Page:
Despite this, evangelical support for the president has not wavered. A late-April study by Pew Research found that 78 percent of white evangelical Protestants approve of Trump’s performance as president. It is also interesting to note that support has gone up 3 percent since the election, with an October 2016 Pew study finding that 75 percent of white evangelical Protestants intended to vote for Trump for president. So it is no surprise that Trump found a welcome home at Liberty with the seemingly infallible backing of the evangelical community.

Trump’s evangelical approval percentage is especially striking when compared to the overall approval rating, which is a dismal 38 percent according to Saturday’s Gallup poll. The evangelical community, then, is undoubtedly the heart of the remaining stronghold of Trump’s base.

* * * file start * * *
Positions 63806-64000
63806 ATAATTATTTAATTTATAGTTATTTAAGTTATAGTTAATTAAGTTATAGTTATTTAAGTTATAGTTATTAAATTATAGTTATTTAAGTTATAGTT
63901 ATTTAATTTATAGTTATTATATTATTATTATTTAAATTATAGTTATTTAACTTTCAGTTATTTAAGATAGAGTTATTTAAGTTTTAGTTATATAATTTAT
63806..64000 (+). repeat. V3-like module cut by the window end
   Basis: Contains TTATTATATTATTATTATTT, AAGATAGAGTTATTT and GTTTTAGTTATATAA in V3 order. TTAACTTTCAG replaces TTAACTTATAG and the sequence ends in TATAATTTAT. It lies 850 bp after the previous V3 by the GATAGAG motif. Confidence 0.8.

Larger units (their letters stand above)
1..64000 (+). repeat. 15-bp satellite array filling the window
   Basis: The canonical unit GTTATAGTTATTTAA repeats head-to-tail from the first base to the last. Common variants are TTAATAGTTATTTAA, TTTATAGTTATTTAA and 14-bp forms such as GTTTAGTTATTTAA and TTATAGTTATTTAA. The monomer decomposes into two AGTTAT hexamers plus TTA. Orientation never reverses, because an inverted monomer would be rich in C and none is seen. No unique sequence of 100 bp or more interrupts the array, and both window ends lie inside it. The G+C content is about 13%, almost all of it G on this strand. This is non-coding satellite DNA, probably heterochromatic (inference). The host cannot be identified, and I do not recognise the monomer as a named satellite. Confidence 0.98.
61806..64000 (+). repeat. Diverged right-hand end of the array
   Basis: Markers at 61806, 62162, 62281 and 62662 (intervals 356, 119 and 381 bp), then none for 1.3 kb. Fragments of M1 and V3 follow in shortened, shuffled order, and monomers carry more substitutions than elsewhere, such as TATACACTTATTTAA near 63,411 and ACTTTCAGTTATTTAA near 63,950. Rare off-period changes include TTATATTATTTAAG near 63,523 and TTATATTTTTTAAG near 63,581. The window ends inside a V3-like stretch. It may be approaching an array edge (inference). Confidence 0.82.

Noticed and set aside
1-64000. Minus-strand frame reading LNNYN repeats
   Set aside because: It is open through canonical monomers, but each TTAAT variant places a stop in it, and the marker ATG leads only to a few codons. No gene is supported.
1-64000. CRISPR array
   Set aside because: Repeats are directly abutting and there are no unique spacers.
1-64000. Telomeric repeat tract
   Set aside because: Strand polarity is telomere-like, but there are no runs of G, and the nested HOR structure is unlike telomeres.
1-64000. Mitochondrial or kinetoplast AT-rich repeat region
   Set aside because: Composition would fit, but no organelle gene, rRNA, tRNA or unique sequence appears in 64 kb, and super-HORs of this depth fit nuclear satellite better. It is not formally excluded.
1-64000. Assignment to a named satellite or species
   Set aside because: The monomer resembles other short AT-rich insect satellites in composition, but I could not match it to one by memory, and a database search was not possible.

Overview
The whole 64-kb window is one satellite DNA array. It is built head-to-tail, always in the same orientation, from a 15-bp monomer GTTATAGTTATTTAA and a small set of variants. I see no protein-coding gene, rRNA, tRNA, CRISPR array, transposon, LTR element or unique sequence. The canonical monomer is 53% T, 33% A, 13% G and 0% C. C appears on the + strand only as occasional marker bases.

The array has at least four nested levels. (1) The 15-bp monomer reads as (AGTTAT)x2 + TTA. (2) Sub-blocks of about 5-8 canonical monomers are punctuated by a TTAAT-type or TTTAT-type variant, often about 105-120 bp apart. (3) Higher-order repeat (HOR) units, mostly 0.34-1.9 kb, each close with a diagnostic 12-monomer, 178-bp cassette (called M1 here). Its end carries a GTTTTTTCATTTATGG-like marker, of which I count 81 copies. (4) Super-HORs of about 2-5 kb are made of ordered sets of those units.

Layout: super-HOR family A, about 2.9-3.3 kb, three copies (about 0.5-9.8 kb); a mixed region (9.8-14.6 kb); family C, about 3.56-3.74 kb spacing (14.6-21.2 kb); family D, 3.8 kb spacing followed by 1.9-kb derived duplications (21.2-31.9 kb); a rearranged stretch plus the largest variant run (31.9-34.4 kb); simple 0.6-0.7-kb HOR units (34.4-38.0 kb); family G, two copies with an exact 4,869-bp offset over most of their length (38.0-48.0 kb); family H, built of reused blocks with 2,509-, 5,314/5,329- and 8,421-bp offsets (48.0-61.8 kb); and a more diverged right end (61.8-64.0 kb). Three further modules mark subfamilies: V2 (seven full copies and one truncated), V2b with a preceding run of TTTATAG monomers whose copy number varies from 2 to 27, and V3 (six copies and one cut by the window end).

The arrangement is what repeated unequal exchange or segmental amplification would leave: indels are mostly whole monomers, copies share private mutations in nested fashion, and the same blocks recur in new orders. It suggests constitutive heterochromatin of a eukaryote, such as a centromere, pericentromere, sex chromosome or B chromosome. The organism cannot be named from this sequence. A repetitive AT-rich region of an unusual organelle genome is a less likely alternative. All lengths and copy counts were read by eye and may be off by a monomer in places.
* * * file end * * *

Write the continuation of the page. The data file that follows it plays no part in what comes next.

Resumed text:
However, this support of Trump doesn’t seem to stem from any particular action he’s taken to please the evangelical community. In fact, his recent executive order dealing with religion, which Trump professed to be a landmark of religious liberty, has been met with lukewarm feelings all across the religious community, evangelicals included. One of the main impacts of the order is an attempt to repeal the Johnson Amendment, which opens up religious organizations to losing their tax-exempt status if they endorse or oppose a political candidate. This revocation, however, has not been welcomed by religious leaders, as 99 religious organizations (including some evangelical ones) sent a letter to Congress in April asking them to preserve the Johnson Amendment. The letter argued that “permitting electioneering in churches would give partisan groups incentive to use congregations as a conduit for political activity and expenditures.”